I’ve been a work-from-home stay-at-home mom with kids in and out and all around during my work day for the past five years. For many of you this is your first experience with a long-term work from home arrangement with your family in the background. We’re all trying to co-exist and keep up with life as normal while being cooped up with our loved ones 24/7. Here are some tips I’ve learned about how to be more productive while working from home.
Make A List of Priorities To Crank Out During Your “Quiet” Time
Any stay-at-home mom knows that uninterrupted time is limited when kids are around. Having a plan for what needs to happen during your “quiet” time is the key to maximizing your efficiency. When my kids were preschool age, my quiet time existed only during naps so I had to fit in everything I couldn’t do with kids at my feet during that two-hour window. I’ve found that my school-age children only have about three hours of schoolwork each day so I know I have to use those three hours as efficiently as possible before the stream of interruptions begins. I’ve found it’s easiest to plan my priorities the night before so the minute they are settled and occupied with their school work I am poised to focus on my priorities.
Keep A Clean Workspace
Before I sit down to work at the start of my day, I do a quick five-minute clean-up. A tidy workspace helps me focus better. It doesn’t matter if you sit at a proper desk with your computer and papers on the table in front of you or if you kick back on your favorite chair with your computer on your lap (as I do), the tidiness of the space around you is like a brain-clearing activity. The less clutter around the more I feel centered and focused on what I am supposed to be focused on.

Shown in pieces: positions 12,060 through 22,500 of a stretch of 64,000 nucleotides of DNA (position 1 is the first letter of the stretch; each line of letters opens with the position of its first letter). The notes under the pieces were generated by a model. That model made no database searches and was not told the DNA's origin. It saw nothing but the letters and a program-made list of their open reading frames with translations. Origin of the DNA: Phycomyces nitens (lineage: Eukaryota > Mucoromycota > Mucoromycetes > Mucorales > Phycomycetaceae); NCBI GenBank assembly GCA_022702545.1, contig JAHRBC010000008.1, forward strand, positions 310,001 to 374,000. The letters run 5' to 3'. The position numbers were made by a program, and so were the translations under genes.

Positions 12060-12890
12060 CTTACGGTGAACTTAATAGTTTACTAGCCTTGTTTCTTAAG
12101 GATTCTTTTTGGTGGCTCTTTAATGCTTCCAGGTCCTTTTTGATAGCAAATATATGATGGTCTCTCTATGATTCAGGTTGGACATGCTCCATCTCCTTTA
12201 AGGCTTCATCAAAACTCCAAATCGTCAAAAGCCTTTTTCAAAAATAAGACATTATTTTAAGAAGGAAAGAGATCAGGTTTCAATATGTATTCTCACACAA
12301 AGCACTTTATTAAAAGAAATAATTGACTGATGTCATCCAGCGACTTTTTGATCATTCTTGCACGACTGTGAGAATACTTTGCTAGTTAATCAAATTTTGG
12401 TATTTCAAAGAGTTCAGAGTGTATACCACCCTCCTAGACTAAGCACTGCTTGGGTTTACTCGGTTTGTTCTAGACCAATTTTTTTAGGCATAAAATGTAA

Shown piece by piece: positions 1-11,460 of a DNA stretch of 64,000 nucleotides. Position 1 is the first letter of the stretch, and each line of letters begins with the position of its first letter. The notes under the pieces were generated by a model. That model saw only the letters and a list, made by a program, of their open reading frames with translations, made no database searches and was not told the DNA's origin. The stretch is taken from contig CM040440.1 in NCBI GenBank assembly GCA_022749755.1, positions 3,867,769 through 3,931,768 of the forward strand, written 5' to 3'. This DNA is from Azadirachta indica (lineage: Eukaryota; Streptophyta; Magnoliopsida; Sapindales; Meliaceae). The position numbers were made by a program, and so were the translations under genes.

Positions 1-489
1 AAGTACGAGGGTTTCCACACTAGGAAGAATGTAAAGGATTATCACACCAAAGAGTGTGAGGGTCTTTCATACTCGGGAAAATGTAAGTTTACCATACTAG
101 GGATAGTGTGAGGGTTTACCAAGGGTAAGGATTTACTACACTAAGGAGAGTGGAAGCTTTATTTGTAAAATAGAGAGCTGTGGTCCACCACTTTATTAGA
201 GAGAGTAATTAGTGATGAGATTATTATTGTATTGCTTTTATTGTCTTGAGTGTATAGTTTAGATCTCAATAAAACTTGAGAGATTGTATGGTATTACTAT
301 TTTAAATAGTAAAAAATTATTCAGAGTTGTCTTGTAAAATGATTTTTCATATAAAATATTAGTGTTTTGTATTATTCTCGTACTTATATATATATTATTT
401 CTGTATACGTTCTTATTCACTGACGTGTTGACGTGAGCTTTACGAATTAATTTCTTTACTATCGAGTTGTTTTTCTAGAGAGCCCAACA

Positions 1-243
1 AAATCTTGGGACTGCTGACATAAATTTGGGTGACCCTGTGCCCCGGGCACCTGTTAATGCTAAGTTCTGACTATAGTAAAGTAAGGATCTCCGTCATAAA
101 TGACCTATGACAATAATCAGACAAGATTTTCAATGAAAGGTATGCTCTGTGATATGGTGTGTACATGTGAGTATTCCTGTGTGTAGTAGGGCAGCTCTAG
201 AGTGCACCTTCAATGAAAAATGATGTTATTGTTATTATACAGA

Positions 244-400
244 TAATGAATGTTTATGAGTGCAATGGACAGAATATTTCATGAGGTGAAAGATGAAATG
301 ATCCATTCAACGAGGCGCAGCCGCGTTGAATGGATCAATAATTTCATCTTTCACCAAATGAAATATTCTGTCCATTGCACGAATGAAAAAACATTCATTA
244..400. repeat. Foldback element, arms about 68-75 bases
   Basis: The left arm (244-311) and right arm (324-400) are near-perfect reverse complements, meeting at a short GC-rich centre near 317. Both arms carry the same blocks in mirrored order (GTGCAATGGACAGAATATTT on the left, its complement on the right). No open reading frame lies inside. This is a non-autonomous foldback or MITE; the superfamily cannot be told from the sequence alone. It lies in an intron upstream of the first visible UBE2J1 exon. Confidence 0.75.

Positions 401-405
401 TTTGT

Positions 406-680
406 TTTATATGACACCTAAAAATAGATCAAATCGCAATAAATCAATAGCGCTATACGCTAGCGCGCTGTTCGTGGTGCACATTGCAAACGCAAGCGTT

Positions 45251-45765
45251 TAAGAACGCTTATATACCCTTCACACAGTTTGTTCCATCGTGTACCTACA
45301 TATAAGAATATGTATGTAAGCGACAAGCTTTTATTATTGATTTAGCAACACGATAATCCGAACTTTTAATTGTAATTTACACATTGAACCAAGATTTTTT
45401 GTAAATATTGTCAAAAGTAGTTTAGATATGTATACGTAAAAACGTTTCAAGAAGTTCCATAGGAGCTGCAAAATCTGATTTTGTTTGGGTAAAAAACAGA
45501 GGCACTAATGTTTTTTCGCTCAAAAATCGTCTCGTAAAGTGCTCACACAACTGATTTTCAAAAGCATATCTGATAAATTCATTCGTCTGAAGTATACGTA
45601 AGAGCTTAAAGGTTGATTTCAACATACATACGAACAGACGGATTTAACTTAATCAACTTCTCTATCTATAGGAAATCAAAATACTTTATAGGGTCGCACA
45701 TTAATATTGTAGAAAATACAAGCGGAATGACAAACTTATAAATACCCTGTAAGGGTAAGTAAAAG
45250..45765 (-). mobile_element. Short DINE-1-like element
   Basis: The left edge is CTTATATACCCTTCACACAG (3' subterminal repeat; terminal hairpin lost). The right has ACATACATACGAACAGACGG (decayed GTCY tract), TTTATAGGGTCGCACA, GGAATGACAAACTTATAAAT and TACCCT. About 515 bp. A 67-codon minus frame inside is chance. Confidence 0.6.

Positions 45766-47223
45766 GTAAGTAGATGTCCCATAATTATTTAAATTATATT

Make A List of Thoughts
I am easily distracted. The ping from my phone notifying me of a new text to the random thought that pops into my head, anything can steer me off course. When random thoughts come in I write them down on a notepad next to me so I don’t forget them. These are usually important ideas or things to do that I want to get to — if I ignore them I worry that I will forget later (and then I’m distracted by my worry). If I address the thought in the moment I have trouble getting back in the groove of what I was doing and lose a lot of valuable time. Plus there’s the likelihood that it will lead me on a trail of other distractions. You see the dilemma. Writing my random thoughts on a notepad is a mental release for my brain so I no longer worry about forgetting an important thought and I can maximize my productivity with the task at hand.
Turn Off Notifications
That pesky slider at the top right corner of my computer can do a lot of damage to my focus. New email? What does it say? I must know right now! Patience and curiosity get the best of me. I recognized a while ago that these are avoidance and procrastination habits. It’s a mental break from what I’m doing. Switching to another tab makes it more likely, however, that I will open three more tabs before I get back to what I was working on. The solution: turn off your computer notifications during work hours. You can do the same for your phone. I usually place my phone just out of reach to eliminate the desire to reach for it. Also, keeping my “to do” list on a pad of paper next to me and not on my phone (point 2 above) helps. If you are anything like me, the moment I reach for my phone I forget why I reached for it in the first place. I see all of my new texts, emails, and social media notifications and I’m off in la, la, land.
Work Smart and Batch Your Work
I used to fly back and forth between my tasks: making phone calls, trying to write, and fitting in the minutiae of life like planning rides for my kids and scheduling appointments. I thought I was being productive zooming through my to do list but I found that I am actually more efficient when I group my tasks together. To the extent you can, batch your work into time blocks. This might not be possible for you depending on the type of work you do, but if you are in control of your schedule it looks something like this. Scheduling an hour to make all of your calls. If you need time to write a legal memo or to write or think freely, schedule a two hour window where you focus exclusively on that. Since a task like writing or creating needs more focus schedule that time during the block when you anticipate the least amount of interruptions from kids or your spouse. Schedule calls later in the day when your might be around but you can walk into another room if you need a quieter space.